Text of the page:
The Samla Samfunnsdokumentasjon (SAMDOK) project is intended to facilitate coordination among archive institutions on a voluntary basis. The project is widely regarded as a success according to government focal points,[Note 61: Contribution of the Ministry of Justice to Norway’s Self-Assessment, on file with researcher.] though this was not confirmed in interviews or desk research conducted in preparation of this report. Regarding revisions of the Archives Act, the government established a working group to consider adjustments to the regulations.[Note 62: Ibid.] The commitment is considered to be limited in completion since work on this latter component has not progressed towards identifying and implementing revisions.
The IRM researcher interviewed multiple individuals in the Ministry of Culture and National Archives, but was unable to identify additional SAMDOK outcomes corresponding to the second component of this commitment.[Note 63: Helga Hjorth (Senior Adviser, National Archives), interview by Christopher Wilson, email and phone interview, September 9, 2016; Tor Anton Gaarder (Deputy Director, National Archives), interview by Christopher Wilson and Lene Olsen, phone interview, March 18, 2016; and Håvard Bjerke (Senior Adviser, Ministry of Culture), interview by Christopher Wilson, phone interview, September 8, 2016.] Regarding the first component—the revision of the Archives Act—focal points for this commitment reported that a working group had been established, together with the National Archives and other civil society actors, in order to map gaps and needs for revision in the current Archives Act.[Note 64: Ibid. ][Note 65: ”Revisjon av arkivforskriften,” Arkivverket, accessed September 9, 2016, http://www.arkivverket.no/arkivverket/Arkivverket/Om-oss/Aktuelt/Nyhetsarkiv/Revisjon-av-arkivforskriften. ] The Ministry of Culture then requested that the National Archives propose revisions to the Archive Act in early 2016.[Note 66: Documentation on file with researcher.] This proposal has been delivered and is under consideration, though the IRM researcher was not able to contact anyone in the Ministry of Culture or National Archives who was willing to share the proposal under consideration. The course of action and timeline moving forward is unclear. The primary benchmark for this milestone was “consideration.” Consideration has taken place, but since it is unclear whether this consideration included the substantive components described in the commitment, its level of completion is considered to be substantial.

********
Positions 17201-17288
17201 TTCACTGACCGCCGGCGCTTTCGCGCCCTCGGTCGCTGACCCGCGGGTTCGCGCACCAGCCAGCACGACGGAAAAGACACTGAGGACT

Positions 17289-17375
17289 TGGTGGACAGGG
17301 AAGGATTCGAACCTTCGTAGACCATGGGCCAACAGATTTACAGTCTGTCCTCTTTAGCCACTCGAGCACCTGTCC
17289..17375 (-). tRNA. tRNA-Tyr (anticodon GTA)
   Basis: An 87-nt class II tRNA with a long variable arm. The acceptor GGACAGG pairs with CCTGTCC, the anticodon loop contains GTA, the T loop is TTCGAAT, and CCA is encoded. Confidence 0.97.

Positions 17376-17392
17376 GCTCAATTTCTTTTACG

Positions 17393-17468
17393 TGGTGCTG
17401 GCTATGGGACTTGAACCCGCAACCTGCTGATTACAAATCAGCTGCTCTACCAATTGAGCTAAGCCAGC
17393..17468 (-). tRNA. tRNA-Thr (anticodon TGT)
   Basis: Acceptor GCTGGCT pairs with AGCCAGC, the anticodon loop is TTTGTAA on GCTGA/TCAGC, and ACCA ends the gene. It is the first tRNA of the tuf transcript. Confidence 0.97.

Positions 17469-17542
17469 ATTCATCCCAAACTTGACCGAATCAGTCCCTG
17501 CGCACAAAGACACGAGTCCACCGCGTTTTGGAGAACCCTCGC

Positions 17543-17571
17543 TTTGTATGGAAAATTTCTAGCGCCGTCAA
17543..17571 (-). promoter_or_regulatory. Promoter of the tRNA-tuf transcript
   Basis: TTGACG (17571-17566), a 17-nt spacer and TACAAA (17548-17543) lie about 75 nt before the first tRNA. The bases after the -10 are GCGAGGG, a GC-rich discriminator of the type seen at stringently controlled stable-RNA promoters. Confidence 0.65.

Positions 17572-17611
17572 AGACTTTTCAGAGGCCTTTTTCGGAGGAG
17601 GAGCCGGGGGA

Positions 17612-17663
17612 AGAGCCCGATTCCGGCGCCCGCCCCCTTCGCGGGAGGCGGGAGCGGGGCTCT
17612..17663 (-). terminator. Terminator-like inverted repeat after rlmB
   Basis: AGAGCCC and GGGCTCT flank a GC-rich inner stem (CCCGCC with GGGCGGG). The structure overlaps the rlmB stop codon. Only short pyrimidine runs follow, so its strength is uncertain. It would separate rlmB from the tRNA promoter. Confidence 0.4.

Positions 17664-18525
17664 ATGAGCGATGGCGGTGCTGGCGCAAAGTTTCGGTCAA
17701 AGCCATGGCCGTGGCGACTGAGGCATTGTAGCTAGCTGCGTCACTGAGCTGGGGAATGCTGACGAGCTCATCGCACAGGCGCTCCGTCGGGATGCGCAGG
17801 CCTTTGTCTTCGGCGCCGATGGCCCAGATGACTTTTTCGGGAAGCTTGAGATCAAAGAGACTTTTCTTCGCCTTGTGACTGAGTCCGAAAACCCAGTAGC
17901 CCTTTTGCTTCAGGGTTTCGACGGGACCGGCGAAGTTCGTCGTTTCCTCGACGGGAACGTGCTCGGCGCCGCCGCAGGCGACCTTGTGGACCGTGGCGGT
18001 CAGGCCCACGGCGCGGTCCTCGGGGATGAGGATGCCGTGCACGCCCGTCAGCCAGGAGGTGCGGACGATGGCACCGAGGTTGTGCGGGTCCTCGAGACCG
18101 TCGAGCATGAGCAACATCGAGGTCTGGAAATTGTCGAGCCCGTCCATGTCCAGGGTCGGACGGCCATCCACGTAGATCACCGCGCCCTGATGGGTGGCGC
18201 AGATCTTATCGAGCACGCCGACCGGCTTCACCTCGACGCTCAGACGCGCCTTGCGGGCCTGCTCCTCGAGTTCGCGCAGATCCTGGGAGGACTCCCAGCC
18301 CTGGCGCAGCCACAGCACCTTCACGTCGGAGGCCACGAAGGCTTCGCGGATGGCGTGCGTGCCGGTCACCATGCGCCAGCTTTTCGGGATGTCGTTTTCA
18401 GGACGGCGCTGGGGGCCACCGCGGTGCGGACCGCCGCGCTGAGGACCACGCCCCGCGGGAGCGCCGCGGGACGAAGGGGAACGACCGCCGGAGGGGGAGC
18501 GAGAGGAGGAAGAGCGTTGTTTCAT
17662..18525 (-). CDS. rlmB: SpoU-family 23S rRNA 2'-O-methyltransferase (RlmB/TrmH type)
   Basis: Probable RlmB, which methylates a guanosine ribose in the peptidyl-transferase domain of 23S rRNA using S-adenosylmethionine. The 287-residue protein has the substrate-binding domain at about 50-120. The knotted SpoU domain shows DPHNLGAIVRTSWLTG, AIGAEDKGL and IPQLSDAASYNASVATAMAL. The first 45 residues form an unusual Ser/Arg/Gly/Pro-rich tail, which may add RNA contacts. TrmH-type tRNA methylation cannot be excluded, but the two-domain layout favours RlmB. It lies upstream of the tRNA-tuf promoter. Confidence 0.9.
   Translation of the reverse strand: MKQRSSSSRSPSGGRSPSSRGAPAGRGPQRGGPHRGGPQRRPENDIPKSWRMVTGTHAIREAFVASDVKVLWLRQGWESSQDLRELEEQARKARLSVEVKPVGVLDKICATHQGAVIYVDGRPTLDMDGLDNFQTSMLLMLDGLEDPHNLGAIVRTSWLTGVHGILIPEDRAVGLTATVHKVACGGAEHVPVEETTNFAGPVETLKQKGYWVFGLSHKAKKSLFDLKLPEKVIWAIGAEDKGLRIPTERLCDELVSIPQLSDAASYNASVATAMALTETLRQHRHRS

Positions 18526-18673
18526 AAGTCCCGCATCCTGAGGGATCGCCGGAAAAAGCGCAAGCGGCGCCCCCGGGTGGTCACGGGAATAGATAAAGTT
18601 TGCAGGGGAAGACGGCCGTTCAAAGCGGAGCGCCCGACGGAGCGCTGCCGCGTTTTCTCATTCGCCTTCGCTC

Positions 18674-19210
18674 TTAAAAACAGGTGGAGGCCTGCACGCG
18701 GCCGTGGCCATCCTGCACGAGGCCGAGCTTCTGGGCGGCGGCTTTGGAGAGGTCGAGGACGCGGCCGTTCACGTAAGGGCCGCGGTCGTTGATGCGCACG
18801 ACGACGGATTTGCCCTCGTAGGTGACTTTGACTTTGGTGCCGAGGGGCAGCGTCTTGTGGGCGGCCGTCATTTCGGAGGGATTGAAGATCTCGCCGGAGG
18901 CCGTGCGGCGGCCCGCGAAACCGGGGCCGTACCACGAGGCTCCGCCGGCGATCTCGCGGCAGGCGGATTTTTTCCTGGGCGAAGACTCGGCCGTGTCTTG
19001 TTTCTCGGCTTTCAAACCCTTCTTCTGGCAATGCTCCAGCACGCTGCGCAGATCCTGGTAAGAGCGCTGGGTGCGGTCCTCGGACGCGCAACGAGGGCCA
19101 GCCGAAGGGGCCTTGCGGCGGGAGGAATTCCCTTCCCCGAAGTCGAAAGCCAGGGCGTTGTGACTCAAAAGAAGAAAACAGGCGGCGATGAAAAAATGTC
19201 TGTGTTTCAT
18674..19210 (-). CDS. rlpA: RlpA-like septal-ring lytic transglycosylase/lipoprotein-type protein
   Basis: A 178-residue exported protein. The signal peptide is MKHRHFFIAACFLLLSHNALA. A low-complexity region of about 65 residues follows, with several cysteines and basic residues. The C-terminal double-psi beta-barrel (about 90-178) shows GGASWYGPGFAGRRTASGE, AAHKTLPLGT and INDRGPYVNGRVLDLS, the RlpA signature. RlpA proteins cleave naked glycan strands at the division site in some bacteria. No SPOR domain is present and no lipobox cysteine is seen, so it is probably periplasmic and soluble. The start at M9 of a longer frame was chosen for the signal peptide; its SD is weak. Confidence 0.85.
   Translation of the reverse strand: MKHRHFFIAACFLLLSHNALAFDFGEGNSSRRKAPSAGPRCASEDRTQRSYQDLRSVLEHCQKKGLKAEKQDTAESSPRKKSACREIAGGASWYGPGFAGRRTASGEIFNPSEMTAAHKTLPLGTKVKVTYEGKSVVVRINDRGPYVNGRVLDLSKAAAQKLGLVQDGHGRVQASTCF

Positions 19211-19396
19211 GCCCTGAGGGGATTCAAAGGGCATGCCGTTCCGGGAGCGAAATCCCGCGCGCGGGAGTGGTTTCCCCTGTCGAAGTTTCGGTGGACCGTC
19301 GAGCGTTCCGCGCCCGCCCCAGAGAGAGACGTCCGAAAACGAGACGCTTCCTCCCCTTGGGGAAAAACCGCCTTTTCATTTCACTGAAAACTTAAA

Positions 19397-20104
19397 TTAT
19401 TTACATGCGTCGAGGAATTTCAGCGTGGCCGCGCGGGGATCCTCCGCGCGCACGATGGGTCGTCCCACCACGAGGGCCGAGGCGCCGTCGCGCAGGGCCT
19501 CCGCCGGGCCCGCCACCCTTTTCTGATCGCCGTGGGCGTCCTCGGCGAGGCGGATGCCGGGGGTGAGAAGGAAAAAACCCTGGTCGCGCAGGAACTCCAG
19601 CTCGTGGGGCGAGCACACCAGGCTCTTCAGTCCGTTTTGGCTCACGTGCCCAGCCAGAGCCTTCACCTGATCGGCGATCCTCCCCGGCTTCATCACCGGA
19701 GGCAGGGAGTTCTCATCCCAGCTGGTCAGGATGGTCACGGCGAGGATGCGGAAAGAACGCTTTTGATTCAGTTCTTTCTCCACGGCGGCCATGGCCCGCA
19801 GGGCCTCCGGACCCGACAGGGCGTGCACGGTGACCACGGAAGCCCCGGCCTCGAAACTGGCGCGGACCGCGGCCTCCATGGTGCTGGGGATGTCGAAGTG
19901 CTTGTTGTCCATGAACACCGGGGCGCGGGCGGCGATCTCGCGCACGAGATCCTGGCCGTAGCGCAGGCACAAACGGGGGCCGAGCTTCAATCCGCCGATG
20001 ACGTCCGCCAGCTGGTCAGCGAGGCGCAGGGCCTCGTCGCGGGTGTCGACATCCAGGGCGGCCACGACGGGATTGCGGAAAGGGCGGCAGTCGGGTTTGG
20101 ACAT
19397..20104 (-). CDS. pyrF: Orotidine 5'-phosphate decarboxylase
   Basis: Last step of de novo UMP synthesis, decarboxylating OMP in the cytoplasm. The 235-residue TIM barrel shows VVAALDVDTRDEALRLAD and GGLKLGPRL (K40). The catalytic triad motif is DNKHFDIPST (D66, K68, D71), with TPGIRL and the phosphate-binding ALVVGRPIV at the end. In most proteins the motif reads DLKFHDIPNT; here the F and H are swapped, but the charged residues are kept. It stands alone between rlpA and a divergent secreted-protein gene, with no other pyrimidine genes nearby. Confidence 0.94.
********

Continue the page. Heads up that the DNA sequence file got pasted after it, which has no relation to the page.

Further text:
Did it open government?
Access to information: Did not change
The only specific outcomes of this commitment identified by the IRM researcher are the establishment of a working group and the production of a proposal for legal amendments, which is still forthcoming. The IRM researcher considers it reasonable to presume that the small improvements referenced as part of the SAMDOK project, and the coordination and proposals underway to revise the archive acts, promise some positive future impact on archiving practice and, by extension, access to information in Norway. However, the activities underpinning this commitment have not changed access to information.
This commitment has not been carried forward in the Norwegian government’s third national action plan, which is available on the OGP website.[Note 67: ”Norway’s third action plan Open Government Partnership (OGP),” Ministry of Local Government and Modernisation, accessed September 4, 2016, http://www.opengovpartnership.org/wp-content/uploads/2001/01/Norway_2016-17_NAP.pdf.]